At equipment startup, the SMBS feed was reduced from 5 gpd (19 Liter per day) on 4 March 2014 to 0 gpd (0 Liter per day) on 20 March 2014. After reducing the SMBS feed rate to zero (or near zero) the water was strictly dechlorinated by HOD UV and the results were comparable, or better in certain instances, than chemical dechlorination. The HOD UV technology was also effective at controlling bacteria growth. The Post-UV heterotrophic plate counts were comparable with those in Pre-UV chlorinated waters.
“Results from the full-scale demonstration testing of the Atlantium UV system confirm the efficacy of UV as a treatment technology option suitable for dechlorination. What’s unique about the Hydro-Optic treatment approach is its ability to disinfect and dechlorinate in a single, chemical-free process,” said Richard Breckenridge, EPRI Water Management Technology Program Manager.
At the conclusion of the evaluation period, results showed the HOD UV system to consistently meet or exceed treatment objectives. The HOD UV technology effectively removed free and total chlorine from boiler feed water to undetectable levels from inlet free and total chlorine levels above 1 ppm. Bacteria levels were also reduced to low acceptable levels.
Following the successful full-scale demonstration of the HOD UV technology, the Plant Bowen WRC is finalizing the justification necessary to incorporate the system into full-scale operations at the plant. Based on the savings in chemical elimination, benefits of reduced CIP, extended life of the membranes, and reduced organic loading leading to fewer regeneration cycles of the demineralizers, the HOD UV technology will be a favorable addition to dechlorination treatment efforts at Plant Bowen WRC.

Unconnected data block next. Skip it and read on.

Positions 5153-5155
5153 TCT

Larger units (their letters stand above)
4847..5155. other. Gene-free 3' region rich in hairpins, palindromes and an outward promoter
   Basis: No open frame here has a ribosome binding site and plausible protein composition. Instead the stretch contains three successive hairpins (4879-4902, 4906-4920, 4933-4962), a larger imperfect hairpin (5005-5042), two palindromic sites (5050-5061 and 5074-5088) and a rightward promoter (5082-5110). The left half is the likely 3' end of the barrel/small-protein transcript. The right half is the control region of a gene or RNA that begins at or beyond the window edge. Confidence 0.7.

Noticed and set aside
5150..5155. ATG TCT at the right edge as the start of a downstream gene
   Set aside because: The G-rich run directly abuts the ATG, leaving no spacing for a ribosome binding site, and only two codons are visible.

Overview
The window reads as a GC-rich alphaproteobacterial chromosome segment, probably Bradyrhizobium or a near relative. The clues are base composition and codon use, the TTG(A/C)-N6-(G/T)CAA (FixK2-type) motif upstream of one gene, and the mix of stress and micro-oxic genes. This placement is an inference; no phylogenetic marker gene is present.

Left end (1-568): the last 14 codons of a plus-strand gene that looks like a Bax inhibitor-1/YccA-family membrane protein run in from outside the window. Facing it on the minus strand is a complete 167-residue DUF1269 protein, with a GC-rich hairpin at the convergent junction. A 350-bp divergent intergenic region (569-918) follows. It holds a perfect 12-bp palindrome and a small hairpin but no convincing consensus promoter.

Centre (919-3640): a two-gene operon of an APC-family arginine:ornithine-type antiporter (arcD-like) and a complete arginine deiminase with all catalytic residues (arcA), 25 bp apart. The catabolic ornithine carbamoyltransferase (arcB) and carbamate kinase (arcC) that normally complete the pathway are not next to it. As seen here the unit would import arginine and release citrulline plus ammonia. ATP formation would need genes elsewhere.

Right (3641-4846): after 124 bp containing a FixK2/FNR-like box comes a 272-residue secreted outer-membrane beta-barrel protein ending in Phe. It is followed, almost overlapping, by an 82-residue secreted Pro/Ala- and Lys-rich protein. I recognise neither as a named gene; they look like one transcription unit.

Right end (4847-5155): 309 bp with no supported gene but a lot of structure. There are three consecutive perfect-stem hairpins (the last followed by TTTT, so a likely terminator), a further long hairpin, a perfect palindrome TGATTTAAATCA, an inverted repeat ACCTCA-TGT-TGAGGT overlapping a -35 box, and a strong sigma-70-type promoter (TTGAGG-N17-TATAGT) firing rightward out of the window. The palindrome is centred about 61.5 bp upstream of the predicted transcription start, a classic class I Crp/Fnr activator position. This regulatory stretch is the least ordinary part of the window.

The HOD system decomposes the free chlorine oxidant in process water to protect RO membranes. Additionally, the HOD technology provides disinfection to reduce the membrane biofouling potential by eliminating anaerobic and aerobic bacterial growth.
Power plant applications looking to replace the use of SBS/SMBS and achieve a chemical-free dechlorination process may benefit from a physical process such as the HOD UV technology. UV treatment allows for a dechlorination treatment approach with the potential to eliminate the handling, storage and operational requirements of chemical disinfection solutions. The efficacy of the HOD UV technology, coupled with its specific operating principles and ease of use, allows for a unique chemical-free approach to dechlorinate and disinfect boiler feed water.
|Georgia Power’s Plant Bowen location near Cartersville, Ga., is home to a state-of-the-art water research center dedicated to improving water quality and increasing water efficiency during the power generation process. As a partnership between Georgia Power, the Electric Power Research Institute (EPRI) and Southern Research Institute and other companies aligned with the power generation industry, the water research center tests and explores water-dependent technologies associated with power generation. Photo courtesy: Plant Bowen Water Research Center|